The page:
The Power of Music

Can music help a stroke survivor? 
"In forty years of medical practice, I have found only two types of non-pharmaceutical 'therapy' to be vitally important for patients with chronic neurological diseases: music and gardens."
-- Oliver Sacks 

Can music help a stroke survivor? The answer is a resounding YES. Music therapy can help in these important areas:
  • in speech, especially those who have aphasia
  • in motor function areas
  • in cognitive function
  • in emotional areas


For many people with aphasia, being able to sing when they could not speak was the most joyous realization in their recovery. This is because speech is processed primarily in the left side of the brain, but music is processed in multiple parts of the brain. Some of these overlap with speech centers and some do not.

Music and language both involve the auditory cortex so it makes sense that working on one would affect the other. Therapeutic singing and melodic intonation therapy (MIT, a method of inducing speech using musical tones or rhythm) have resulted in significant improvements in stroke survivors who have aphasia. The following two videos are people with aphasia who learned to speak by "singing out" the words:

Motor Skills

Motor recovery is perhaps an unexpected outcome of music therapy. Rhythmical music can help to increase movement and improve muscular control. For example, playing a drum can increase the range of motion of the arm, or walking to the beat of the music can help to increase control of the muscles.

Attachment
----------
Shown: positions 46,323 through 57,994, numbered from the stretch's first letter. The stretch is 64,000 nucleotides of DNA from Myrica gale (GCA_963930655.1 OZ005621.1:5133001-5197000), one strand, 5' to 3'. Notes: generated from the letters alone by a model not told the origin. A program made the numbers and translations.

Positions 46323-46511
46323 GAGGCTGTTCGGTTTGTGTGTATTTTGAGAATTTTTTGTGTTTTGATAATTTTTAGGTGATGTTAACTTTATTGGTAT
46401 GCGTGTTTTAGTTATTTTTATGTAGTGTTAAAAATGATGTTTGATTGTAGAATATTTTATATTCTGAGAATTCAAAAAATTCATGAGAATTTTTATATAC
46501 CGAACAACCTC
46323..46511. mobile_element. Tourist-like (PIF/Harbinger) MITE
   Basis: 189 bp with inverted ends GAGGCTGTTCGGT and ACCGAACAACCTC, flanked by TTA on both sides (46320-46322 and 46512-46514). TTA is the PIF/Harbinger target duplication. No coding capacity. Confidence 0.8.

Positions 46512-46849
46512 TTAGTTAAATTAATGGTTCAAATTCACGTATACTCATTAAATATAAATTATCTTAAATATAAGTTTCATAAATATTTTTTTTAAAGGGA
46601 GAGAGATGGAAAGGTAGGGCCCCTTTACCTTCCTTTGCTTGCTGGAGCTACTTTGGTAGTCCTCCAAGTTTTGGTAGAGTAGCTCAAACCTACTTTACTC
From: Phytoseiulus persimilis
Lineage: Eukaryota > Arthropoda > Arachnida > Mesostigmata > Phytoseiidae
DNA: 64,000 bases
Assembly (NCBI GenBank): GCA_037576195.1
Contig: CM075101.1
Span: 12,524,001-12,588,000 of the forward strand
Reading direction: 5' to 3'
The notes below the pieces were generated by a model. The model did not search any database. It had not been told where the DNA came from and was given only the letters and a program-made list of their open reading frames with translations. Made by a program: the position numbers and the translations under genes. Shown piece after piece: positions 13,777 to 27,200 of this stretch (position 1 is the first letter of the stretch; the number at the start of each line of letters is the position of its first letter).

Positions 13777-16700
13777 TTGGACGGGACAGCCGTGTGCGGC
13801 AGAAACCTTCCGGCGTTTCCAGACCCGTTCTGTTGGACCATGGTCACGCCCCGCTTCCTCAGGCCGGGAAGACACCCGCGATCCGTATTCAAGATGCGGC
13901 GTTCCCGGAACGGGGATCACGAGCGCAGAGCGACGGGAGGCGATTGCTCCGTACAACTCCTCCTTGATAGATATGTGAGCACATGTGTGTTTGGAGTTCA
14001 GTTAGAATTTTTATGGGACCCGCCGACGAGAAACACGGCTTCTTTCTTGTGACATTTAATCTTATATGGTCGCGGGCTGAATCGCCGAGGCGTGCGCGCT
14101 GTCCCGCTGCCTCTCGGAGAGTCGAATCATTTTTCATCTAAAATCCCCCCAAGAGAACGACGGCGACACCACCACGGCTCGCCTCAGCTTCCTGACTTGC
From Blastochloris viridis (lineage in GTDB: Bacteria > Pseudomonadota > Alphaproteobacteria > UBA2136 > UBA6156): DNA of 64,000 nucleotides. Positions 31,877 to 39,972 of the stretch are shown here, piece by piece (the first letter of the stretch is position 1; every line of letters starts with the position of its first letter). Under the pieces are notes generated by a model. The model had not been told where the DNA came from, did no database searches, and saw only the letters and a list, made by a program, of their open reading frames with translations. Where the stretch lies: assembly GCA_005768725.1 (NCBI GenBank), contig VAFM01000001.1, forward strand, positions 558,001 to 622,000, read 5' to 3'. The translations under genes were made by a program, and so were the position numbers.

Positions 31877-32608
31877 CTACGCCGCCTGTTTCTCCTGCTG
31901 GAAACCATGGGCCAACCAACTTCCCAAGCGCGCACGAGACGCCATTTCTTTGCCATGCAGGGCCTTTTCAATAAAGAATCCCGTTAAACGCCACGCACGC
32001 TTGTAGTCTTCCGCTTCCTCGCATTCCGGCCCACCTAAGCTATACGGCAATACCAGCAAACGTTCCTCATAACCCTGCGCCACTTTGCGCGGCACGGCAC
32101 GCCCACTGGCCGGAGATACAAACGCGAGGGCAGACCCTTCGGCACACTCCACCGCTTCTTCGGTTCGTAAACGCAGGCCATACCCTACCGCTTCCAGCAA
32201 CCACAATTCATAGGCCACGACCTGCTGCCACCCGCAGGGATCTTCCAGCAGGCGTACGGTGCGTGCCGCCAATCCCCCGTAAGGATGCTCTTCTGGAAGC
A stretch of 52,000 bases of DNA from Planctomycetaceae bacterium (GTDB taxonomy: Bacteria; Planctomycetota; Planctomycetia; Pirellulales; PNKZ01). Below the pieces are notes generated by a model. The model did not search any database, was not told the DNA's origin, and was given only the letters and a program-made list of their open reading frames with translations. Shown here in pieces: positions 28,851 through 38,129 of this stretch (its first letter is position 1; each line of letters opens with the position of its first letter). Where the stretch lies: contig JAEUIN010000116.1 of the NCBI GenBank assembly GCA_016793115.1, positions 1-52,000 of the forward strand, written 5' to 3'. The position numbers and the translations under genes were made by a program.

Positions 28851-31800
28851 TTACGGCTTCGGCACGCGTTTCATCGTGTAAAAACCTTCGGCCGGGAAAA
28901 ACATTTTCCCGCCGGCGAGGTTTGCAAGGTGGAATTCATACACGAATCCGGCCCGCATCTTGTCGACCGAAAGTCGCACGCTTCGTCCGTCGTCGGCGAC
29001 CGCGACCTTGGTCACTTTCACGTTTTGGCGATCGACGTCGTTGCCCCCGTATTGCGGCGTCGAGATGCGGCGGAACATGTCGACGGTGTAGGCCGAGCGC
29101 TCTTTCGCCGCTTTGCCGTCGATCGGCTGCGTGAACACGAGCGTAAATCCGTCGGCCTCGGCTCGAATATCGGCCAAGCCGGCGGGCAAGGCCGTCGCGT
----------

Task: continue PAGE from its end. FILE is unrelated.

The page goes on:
It seems that the motor system is very responsive to the auditory system (try dancing without music). That means the right kind of music can help you to walk:

In addition to walking, music therapy can also promote hand rehabilitation. This is the theory behind the MusicGlove.

Cognitive Function

Listening to music has also been linked to improved cognition, including attention span, memory, organization, and ability to solve problems.

Music is highly engaging and activates multiple parts of the brain simultaneously. This makes it perfect for helping people with left-side neglect and difficulty with attention. Music can be used to capture someone’s attention (focused attention), hold it for a period of time (sustained attention), and get the survivor to switch back and forth between two things (alternating attention).

Emotion and Depression

Music plays a large role in mood for many people. Musical pieces can elicit pleasant emotions that are rooted in life memories. Music that evokes memories of pleasant interpersonal connections or achievements can elevate the mood by increasing relaxation, overall motivation, and helping to distract from the pain. Positive mood has been shown to play a significant role in stroke recovery. As early as 2008, researchers showed just listening to music for an hour each day improved memory and attention, as well as mood, during the early stages of stroke recovery.

Finding a music therapist:

FYI: Language as music, music as language